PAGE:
We’ve looked at self-pity and deception two of the motives Bill warns us about in this excerpt from page 86.
On awakening let us think about the twenty-four hours ahead. We consider our plans for the day. Before we begin, we ask God to direct our thinking, especially asking that it be divorced from self-pity, dishonest or self-seeking motives. Under these conditions, we can employ our mental faculties with assurance, for after all God gave us brains to use. Our thought-life will be placed on a much higher plane when our thinking is cleared of wrong motives.
Now we’re ready for the last-named motive in the list of things to look at before we start our day.
Pitfall #3:Self-seeking is a shrinking world. The more we alcoholics indulge in that narrowing behavior, the smaller our focus gets. Pretty soon we’re hardly aware of anyone else or anything else…just our ourselves. Just our selfish aims.
I defined self-seeking earlier as wanting status and having ambitions that necessitate stepping on others. For me, it’s the sacrificing of others that make this such a typical alcoholic move.
I also feel self-seeking behavior can have elements of narcissism* when combined with
- patterns of grandiosity (exaggerated claims of talent, importance, or specialness) in the addict’s private fantasies or behavior
- a need for constant admiration or attention from others
- a lack of empathy or consideration for anyone else
Many individuals fall prey to believing that the world really does revolve around them. The classic examples in my experience are mostly those in positions of authority that cannot be questioned. All that power, all that reverence seems to feed the narcissistic personality.
I know I’ve run into a self-seeking individual when everything I say is boomeranged into a topic about them. Have you ever made a comment about a personal issue or observation only to have someone turn that around and assume you’re really trying to make a point about them? It’s exhausting trying to talk to a self-seeking individual! There’s no point. There’s very little communication taking place. All they see is their own reflection. Just a little more worship, just a little more power… or just a little more empathy, just a little more help…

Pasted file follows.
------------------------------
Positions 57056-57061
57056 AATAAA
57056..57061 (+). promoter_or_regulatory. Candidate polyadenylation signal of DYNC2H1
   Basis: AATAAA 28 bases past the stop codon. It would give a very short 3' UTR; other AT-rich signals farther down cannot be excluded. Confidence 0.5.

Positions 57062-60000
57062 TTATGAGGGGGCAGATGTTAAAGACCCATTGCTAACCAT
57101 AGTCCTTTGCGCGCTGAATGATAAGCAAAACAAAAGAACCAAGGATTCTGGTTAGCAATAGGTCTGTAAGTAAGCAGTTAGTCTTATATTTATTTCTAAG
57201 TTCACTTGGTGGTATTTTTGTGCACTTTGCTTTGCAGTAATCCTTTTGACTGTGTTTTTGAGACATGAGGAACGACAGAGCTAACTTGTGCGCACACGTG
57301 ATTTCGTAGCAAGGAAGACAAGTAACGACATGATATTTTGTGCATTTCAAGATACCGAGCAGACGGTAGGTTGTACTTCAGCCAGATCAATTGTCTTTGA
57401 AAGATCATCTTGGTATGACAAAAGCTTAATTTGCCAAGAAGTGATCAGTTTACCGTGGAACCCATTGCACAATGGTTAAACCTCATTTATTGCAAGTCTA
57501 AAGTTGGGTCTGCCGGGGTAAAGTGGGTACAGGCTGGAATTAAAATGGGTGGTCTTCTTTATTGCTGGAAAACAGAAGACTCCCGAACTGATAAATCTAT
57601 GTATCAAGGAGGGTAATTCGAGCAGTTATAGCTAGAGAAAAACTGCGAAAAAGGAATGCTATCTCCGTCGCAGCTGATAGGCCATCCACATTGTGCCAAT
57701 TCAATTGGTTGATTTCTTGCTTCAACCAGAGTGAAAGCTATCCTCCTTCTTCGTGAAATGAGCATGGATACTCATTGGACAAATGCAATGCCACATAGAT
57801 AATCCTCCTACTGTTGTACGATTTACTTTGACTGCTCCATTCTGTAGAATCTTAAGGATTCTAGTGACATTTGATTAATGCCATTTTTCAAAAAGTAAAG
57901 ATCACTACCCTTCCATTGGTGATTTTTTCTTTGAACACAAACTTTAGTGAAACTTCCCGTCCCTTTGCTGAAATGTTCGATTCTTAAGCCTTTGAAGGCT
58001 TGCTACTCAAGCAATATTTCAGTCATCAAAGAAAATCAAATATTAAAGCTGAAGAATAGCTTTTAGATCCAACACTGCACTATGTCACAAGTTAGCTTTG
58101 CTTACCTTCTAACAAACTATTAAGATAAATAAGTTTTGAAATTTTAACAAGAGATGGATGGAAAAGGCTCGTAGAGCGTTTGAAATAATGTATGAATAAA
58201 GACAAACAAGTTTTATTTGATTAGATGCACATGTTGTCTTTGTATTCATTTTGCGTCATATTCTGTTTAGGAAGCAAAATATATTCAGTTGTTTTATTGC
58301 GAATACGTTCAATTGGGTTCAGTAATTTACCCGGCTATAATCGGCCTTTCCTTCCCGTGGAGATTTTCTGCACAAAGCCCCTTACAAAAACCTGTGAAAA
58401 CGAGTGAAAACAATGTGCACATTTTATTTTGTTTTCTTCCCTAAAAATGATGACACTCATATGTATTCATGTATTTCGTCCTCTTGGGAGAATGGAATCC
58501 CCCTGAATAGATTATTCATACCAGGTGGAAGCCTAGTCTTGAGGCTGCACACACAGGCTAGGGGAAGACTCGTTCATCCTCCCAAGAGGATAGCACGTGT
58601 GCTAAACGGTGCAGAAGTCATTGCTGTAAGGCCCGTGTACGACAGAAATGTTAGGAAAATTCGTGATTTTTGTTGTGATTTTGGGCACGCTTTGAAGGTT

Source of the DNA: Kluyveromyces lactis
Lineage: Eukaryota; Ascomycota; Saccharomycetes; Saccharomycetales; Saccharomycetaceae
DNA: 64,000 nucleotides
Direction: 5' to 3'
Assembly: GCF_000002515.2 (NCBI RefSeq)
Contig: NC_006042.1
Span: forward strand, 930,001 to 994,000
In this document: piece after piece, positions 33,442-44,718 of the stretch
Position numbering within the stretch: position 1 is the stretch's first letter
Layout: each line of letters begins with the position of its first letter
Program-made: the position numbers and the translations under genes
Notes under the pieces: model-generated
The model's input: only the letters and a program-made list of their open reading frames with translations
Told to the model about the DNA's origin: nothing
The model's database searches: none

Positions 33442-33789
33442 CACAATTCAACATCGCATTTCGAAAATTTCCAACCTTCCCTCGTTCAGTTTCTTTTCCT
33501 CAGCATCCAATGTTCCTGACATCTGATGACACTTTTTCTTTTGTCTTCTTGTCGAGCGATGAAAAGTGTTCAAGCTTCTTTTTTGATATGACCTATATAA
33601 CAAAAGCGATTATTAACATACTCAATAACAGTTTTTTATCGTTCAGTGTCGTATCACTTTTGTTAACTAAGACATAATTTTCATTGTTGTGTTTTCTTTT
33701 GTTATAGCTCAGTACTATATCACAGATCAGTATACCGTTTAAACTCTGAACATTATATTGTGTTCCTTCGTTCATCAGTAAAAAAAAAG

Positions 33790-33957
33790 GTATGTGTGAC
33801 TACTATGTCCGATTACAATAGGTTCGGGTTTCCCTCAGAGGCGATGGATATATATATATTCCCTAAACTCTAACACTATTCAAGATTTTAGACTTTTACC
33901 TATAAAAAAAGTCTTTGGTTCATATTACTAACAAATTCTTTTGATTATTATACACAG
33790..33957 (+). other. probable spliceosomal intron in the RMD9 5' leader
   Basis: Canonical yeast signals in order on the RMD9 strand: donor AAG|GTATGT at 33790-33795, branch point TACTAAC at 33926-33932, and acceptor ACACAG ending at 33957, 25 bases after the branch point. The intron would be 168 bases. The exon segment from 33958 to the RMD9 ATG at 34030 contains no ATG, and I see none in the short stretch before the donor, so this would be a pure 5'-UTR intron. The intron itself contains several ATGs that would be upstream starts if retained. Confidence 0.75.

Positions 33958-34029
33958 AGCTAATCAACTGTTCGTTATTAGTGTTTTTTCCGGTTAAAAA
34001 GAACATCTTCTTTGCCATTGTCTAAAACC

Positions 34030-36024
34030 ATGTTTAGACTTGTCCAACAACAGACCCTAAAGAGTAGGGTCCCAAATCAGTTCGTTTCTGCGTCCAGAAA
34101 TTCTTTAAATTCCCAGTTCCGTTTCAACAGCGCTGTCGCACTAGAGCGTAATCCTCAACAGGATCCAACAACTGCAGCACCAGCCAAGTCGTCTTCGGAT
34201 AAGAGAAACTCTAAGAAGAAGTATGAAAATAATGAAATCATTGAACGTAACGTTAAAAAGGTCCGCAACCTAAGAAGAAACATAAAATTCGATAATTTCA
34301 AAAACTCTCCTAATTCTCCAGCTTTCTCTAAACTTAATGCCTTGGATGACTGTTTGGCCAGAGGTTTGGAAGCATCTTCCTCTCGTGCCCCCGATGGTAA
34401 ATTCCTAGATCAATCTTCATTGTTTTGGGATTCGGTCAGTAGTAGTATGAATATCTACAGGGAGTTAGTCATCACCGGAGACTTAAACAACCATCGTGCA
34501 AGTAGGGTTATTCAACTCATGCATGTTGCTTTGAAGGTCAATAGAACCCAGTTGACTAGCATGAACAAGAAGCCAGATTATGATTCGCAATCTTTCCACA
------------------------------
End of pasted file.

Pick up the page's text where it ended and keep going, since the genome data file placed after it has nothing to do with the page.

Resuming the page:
Carried to the extreme, they become so self-focused that conversation and any form of personal relationship or intimacy are of no value to them unless it’s self-feeding. The typical narcissist is interested in their own reflection. Therefore any pursuits, entertainment, and activities are selected to feed their own interests. Relationships out; entertainment/activity in. For families, it feels like a dictatorship, not a democracy when you try to relate to an extremely self-focused alcoholic.
As alcoholics, even if our motives are not usually driven by self-seeking behavior or narcissism, we have to admit that addictive behavior itself is always self-seeking. The sad fact is that alcoholics who are not in recovery are on a self-destructive path. There never is a time that we can self-destruct without sacrificing the feelings and emotional balance of others. We addicts like to think that we’re only hurting ourselves, but I’ve yet to hear of a story where that’s true. Even when we’d swear we’re all alone and unloved, it’s just not the case. Someone will be affected by our self-seeking, addictive behavior.
For a mental picture that’s not as pretty as the artwork above, consider the following. We self-seeking alcoholics who want to hang onto this character defect become like work horses with blinders, plodding along, unaware of the fact that we’re going in circles. Just a little more… just a little more… just a little more.
*Narcissism refers qualities attributed to Narcissus. Wikipedia gives more information about the legend of Narcissus.
*Narcissistic personality disorder information at Healthline.com
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